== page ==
Sildenafil, Tadalafil and Vardenafil are PDE-5 inhibitors and are widely used in the treatment of erectile dysfunction.


  1. ^ Uzunov P, Weiss B (September 1972). "Separation of multiple molecular forms of cyclic adenosine-3',5'-monophosphate phosphodiesterase in rat cerebellum by polyacrylamide gel electrophoresis". Biochimica et Biophysica Acta. 284 (1): 220–6. doi:10.1016/0005-2744(72)90060-5. PMID 4342220.
  2. ^ Strada SJ, Uzunov P, Weiss B (December 1974). "Ontogenetic development of a phosphodiesterase activator and the multiple forms of cyclic AMP phosphodiesterase of rat brain". Journal of Neurochemistry. 23 (6): 1097–103. doi:10.1111/j.1471-4159.1974.tb12204.x. PMID 4375704. S2CID 46018589.
  3. ^ Weiss B (1975). "Differential activation and inhibition of the multiple forms of cyclic nucleotide phosphodiesterase". Advances in Cyclic Nucleotide Research. 5: 195–211. PMID 165666.
  4. ^ Fertel R, Weiss B (July 1976). "Properties and drug responsiveness of cyclic nucleotide phosphodiesterases of rat lung". Molecular Pharmacology. 12 (4): 678–87. PMID 183099.
  5. ^ Weiss B, Hait WN (1977). "Selective cyclic nucleotide phosphodiesterase inhibitors as potential therapeutic agents". Annual Review of Pharmacology and Toxicology. 17: 441–77. doi:10.1146/ PMID 17360.
  6. ^ Conti M (September 2000). "Phosphodiesterases and cyclic nucleotide signaling in endocrine cells". Molecular Endocrinology. 14 (9): 1317–27. doi:10.1210/mend.14.9.0534. PMID 10976911.
  7. ^ Conti, M.; Beavo, J. (2007). "Biochemistry and physiology of cyclic nucleotide phosphodiesterases: essential components in cyclic nucleotide signaling". Annual Review of Biochemistry. 76: 481–511. doi:10.1146/annurev.biochem.76.060305.150444. PMID 17376027.
  8. ^ Iffland A, Kohls D, Low S, Luan J, Zhang Y, Kothe M, Cao Q, Kamath AV, Ding YH, Ellenberger T (June 2005). "Structural determinants for inhibitor specificity and selectivity in PDE2A using the wheat germ in vitro translation system". Biochemistry. 44 (23): 8312–25. doi:10.1021/bi047313h. PMID 15938621.
  9. ^ Wood ER, Bledsoe R, Chai J, Daka P, Deng H, Ding Y, Harris-Gurley S, Kryn LH, Nartey E, Nichols J, Nolte RT, Prabhu N, Rise C, Sheahan T, Shotwell JB, Smith D, Tai V, Taylor JD, Tomberlin G, Wang L, Wisely B, You S, Xia B, Dickson H (August 2015). "The Role of Phosphodiesterase 12 (PDE12) as a Negative Regulator of the Innate Immune Response and the Discovery of Antiviral Inhibitors". The Journal of Biological Chemistry. 290 (32): 19681–96. doi:10.1074/jbc.M115.653113. PMC 4528132. PMID 26055709.
  10. ^ [1][full citation needed]
  11. ^ Weiss,B. and Winchurch, R.A.: Analyses of cyclic nucleotide phosphodiesterases in lymphocytes from normal and aged leukemic mice. Cancer Res. 38:1274-1280, 1978
  12. ^ Jeon YH, Heo YS, Kim CM, Hyun YL, Lee TG, Ro S, Cho JM (June 2005). "Phosphodiesterase: overview of protein structures, potential therapeutic applications and recent progress in drug development". Cellular and Molecular Life Sciences. 62 (11): 1198–220. doi:10.1007/s00018-005-4533-5. PMID 15798894. S2CID 9806864.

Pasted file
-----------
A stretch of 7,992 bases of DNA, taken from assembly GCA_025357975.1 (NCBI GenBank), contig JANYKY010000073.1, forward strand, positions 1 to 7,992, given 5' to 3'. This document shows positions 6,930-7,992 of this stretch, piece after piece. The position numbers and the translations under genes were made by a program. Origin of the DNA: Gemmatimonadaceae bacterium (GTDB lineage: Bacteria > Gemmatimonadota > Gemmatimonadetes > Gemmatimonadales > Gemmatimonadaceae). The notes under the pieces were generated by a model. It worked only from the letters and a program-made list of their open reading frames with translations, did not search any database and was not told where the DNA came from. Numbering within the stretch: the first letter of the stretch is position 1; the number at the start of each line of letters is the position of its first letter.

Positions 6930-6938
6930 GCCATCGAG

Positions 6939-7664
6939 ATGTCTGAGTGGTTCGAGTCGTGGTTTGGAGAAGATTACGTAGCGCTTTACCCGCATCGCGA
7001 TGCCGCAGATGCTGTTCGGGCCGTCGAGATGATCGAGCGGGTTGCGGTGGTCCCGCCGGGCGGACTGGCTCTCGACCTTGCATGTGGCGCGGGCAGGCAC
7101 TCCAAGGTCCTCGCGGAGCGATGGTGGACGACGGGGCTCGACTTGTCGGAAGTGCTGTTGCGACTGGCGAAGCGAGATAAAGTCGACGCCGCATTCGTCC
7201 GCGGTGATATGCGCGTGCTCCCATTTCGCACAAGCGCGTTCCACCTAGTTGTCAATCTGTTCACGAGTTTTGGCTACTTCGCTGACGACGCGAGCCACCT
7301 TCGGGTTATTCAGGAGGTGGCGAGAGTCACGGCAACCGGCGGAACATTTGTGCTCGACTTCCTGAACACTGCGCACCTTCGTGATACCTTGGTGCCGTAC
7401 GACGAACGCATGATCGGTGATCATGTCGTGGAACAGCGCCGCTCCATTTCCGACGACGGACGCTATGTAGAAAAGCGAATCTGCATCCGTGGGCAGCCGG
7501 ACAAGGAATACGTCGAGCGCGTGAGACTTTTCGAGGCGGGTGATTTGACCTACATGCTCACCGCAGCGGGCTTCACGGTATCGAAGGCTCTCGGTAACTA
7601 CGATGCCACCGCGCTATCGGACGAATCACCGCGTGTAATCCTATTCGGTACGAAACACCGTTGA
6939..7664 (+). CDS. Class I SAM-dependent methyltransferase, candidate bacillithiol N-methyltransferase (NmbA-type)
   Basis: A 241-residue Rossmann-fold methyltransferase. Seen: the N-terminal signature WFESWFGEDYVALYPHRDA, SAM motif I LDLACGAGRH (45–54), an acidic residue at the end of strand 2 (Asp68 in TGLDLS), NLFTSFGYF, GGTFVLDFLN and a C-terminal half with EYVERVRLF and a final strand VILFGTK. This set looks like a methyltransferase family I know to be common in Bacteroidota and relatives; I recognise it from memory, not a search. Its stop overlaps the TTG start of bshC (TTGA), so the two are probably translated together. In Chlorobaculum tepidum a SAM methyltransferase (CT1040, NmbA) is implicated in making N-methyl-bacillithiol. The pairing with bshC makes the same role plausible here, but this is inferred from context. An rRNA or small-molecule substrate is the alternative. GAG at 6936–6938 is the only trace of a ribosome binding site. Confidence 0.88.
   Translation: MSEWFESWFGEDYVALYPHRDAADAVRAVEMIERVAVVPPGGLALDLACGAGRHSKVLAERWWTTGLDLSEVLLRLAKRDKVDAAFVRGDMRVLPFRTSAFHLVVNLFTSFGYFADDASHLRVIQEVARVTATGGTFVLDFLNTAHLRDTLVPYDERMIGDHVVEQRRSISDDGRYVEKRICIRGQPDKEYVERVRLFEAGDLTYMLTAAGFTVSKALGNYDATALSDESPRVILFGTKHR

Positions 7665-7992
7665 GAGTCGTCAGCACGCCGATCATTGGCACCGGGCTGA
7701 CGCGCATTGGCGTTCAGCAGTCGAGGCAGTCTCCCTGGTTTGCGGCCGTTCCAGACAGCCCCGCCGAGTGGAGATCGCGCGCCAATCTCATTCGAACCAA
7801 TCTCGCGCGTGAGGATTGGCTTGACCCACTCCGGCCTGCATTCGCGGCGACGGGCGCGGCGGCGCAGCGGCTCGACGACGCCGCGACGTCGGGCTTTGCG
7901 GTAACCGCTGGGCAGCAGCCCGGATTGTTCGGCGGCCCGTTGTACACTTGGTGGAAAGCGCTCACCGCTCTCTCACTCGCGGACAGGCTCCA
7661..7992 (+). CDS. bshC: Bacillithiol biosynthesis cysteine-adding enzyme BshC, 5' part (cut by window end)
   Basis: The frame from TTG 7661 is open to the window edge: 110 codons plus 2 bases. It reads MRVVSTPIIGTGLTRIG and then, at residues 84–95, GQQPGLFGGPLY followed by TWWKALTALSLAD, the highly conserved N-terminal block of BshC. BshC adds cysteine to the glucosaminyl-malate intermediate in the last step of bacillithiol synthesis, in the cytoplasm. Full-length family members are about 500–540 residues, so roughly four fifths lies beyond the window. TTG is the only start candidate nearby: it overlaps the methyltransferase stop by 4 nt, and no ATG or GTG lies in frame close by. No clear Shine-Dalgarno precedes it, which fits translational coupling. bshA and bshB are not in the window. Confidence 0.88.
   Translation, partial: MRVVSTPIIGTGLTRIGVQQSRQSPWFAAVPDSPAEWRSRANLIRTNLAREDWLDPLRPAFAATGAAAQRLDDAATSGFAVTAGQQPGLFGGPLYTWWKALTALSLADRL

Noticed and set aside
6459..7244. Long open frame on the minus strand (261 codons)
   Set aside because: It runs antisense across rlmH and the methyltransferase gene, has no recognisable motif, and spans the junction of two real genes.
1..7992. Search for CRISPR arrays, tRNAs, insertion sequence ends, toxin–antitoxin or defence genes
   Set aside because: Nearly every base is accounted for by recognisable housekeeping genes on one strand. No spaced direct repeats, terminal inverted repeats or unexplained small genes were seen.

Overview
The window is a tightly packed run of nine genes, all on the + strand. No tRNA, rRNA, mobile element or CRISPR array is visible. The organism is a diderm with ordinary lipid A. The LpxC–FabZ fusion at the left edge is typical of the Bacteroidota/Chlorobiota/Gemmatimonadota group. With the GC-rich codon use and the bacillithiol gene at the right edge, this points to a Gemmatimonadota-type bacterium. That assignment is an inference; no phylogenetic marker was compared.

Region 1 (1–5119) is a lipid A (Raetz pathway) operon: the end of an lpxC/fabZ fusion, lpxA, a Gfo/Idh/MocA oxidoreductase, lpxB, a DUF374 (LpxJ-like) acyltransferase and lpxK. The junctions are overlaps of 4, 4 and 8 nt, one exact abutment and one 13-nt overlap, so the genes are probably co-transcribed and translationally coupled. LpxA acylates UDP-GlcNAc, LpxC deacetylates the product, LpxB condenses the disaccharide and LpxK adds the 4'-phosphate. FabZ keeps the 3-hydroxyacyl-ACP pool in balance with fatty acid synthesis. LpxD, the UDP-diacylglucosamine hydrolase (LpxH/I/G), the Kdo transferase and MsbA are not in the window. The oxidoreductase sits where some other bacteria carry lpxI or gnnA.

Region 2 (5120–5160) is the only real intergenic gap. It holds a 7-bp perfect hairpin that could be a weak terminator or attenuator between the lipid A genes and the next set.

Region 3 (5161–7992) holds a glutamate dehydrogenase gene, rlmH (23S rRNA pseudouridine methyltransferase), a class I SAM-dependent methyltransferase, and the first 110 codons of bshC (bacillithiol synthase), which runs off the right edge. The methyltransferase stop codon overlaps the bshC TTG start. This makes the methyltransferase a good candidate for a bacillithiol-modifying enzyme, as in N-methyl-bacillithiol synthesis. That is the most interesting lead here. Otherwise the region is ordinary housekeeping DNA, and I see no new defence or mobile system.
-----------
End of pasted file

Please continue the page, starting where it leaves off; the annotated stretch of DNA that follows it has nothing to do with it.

13. ^ Rang, HP; Ritter, JM; Flower, RJ; Henderson, G (2016). Rang & Dale's Pharmacology (8th ed.). Churchill Livingstone. p. 349. ISBN 978-0-7020-5362-7.
  14. ^ Khairallah M, Khairallah RJ, Young ME, Allen BG, Gillis MA, Danialou G, Deschepper CF, Petrof BJ, Des Rosiers C (May 2008). "Sildenafil and cardiomyocyte-specific cGMP signaling prevent cardiomyopathic changes associated with dystrophin deficiency". Proceedings of the National Academy of Sciences of the United States of America. 105 (19): 7028–33. Bibcode:2008PNAS..105.7028K. doi:10.1073/pnas.0710595105. PMC 2383977. PMID 18474859.
  15. ^ Wang C (January 2010). "Phosphodiesterase-5 inhibitors and benign prostatic hyperplasia". Current Opinion in Urology. 20 (1): 49–54. doi:10.1097/MOU.0b013e328333ac68. PMID 19887943. S2CID 205840859.
  16. ^ Orrú, Marco; Guitart, Xavier; Karcz-Kubicha, Marzena; Solinas, Marcello; Justinova, Zuzana; Barodia, Sandeep Kumar; Zanoveli, Janaina; Cortes, Antoni; Lluis, Carme; Casado, Vicent; Moeller, F. Gerard (April 2013). "Psychostimulant pharmacological profile of paraxanthine, the main metabolite of caffeine in humans". Neuropharmacology. 67C: 476–484. doi:10.1016/j.neuropharm.2012.11.029. ISSN 0028-3908. PMC 3562388. PMID 23261866.
  17. ^ da Silva, F H; Pereira, M N; Franco-Penteado, C F; De Nucci, G; Antunes, E; Claudino, M A (March 2013). "Phosphodiesterase-9 (PDE9) inhibition with BAY 73-6691 increases corpus cavernosum relaxations mediated by nitric oxide–cyclic GMP pathway in mice". International Journal of Impotence Research. 25 (2): 69–73. doi:10.1038/ijir.2012.35. ISSN 0955-9930. PMID 23034509.
  18. ^ Hosseini-Zare MS, Salehi F, Seyedi SY, Azami K, Ghadiri T, Mobasseri M, Gholizadeh S, Beyer C, Sharifzadeh M (November 2011). "Effects of pentoxifylline and H-89 on epileptogenic activity of bucladesine in pentylenetetrazol-treated mice". European Journal of Pharmacology. 670 (2–3): 464–70. doi:10.1016/j.ejphar.2011.09.026. PMID 21946102.
  19. ^ Gresele P, Momi S, Falcinelli E (October 2011). "Anti-platelet therapy: phosphodiesterase inhibitors". British Journal of Clinical Pharmacology. 72 (4): 634–46. doi:10.1111/j.1365-2125.2011.04034.x. PMC 3195739. PMID 21649691.
  20. ^ Yuasa K, Mi-Ichi F, Kobayashi T, Yamanouchi M, Kotera J, Kita K, Omori K (November 2005). "PfPDE1, a novel cGMP-specific phosphodiesterase from the human malaria parasite Plasmodium falciparum". The Biochemical Journal. 392 (Pt 1): 221–9. doi:10.1042/BJ20050425. PMC 1317681. PMID 16038615.